Even during the record-breaking days of 2006, many producers complained that all the money was just going to a couple of big hits and that average films were being hammered. Which I always found a pretty crazy argument. You're telling me movie attendance can go from 42 million to 160 million in 10 years, but business is bad?
Then when attendance declined in 2007 and this year, the industry really got scared. A lot of apocalyptic talk. Producers trying to move into theatrical musicals (the big growth field in the Korean cultural industry these days). You would think it was the end of days.
So far, though, I have not heard about any interesting projects being canceled because of financing problems (key word, "interesting"). Sure, Park Kwang-hyun's FIST got the axe (along with the entire Motion 101 production company), but that was a most unusual situation (who knows what is going on with parent company Orion?). Plus, I would argue, the movie did not look very interesting.
In fact, from what I can see, there are a lot of interesting projects proceeding quite nicely. All too early to talk about, but there is still plenty of ambition and creativity in the pipeline. And it seems that there is still plenty of foreign money ready to come into Korea. Not in the form of presales, like a few years ago, but for investing and co-productions.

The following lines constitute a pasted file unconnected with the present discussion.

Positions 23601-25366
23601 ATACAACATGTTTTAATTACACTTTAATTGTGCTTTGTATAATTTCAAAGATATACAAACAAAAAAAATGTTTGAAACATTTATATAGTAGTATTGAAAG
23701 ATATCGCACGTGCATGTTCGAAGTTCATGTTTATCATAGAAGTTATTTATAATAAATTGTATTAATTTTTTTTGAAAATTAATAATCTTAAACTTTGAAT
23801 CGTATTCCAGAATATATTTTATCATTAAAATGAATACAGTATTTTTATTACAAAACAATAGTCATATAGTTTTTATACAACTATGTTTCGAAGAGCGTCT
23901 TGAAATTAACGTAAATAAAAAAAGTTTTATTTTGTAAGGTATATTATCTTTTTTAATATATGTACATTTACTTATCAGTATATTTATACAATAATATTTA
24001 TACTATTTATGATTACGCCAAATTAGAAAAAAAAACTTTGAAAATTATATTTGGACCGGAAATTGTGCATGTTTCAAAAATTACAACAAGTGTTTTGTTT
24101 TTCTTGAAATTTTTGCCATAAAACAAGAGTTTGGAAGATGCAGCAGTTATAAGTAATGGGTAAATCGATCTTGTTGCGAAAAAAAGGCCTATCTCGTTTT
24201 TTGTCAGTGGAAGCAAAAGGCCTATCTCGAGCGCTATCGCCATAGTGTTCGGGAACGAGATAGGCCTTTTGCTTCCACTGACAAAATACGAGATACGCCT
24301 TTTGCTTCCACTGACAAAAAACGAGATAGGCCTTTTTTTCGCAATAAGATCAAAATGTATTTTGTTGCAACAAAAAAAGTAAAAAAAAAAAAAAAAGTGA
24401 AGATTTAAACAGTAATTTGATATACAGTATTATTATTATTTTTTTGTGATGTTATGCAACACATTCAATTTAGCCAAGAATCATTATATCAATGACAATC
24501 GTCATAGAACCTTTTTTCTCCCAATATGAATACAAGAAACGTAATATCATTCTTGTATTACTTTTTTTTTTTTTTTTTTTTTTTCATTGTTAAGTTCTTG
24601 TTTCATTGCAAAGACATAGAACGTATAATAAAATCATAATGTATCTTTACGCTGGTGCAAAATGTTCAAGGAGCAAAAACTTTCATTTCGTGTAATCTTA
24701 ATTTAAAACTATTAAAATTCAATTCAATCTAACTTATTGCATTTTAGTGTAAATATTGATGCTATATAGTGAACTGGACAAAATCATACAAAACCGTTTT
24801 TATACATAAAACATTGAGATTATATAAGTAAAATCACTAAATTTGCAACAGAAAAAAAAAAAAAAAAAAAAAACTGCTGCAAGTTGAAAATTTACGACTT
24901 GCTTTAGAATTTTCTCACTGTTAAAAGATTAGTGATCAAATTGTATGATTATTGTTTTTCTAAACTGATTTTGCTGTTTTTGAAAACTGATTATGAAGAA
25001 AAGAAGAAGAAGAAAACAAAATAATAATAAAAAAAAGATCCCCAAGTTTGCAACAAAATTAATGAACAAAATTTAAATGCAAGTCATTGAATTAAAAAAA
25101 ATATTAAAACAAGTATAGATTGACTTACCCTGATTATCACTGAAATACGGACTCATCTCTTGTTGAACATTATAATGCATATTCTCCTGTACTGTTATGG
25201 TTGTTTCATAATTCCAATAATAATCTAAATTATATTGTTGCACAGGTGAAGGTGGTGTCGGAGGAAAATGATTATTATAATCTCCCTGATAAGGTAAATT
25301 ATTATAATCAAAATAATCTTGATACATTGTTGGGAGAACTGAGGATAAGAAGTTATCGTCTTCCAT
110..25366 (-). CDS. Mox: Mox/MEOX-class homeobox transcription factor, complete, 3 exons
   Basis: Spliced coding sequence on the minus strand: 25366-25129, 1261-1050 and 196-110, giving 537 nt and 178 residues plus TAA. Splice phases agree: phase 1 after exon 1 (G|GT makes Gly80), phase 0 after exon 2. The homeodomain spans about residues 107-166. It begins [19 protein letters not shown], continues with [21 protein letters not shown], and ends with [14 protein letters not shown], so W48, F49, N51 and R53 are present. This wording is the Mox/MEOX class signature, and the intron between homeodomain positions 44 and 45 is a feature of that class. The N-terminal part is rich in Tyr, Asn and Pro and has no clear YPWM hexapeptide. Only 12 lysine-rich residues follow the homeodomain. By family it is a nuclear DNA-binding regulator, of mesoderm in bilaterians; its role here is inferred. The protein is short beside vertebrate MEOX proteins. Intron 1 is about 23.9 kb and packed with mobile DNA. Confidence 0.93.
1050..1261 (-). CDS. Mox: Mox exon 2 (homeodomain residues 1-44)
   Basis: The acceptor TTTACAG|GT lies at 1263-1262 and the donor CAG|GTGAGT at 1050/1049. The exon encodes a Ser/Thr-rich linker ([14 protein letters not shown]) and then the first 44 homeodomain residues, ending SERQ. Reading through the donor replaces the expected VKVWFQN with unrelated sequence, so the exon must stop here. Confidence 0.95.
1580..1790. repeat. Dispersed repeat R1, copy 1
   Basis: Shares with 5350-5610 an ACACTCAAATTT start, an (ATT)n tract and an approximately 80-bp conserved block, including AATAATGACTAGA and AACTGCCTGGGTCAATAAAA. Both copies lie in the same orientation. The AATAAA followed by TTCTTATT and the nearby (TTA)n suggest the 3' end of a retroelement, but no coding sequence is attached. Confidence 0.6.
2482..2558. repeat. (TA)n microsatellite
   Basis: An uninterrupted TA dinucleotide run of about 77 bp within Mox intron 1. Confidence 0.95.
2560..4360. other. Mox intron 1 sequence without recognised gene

So the biggest problem remains that same problem that the industry has had for several years -- developing new talent. There is no problem finding financing for the Park Chan-wooks and Kim Jee-woons of this world. Where life is toughest is for the budding talents trying to make a name for themselves. The new blood that is so needed to keep an industry fresh and full of life.
But what is really interesting to me is where attendance is down. For example, Seoul attendance is down only slightly from 2006, and actually up a little from last year. It is the countryside where attendance has plummeted.
Not coincidentally, local movie attendance is way down (since the countryside is much more interested in Korean films than Seoul is) -- 98.5 million admissions in the first 11 months of 2006, but 56.8 million this year. That's a plunge of 42.3 percent. Yikes.
Old Partner/South Korea (Director: Chung-ryoul Lee) - A humble octogenarian farmer lives out his final days with his spitfire wife and his loyal old ox in the Korean countryside. North American Premiere.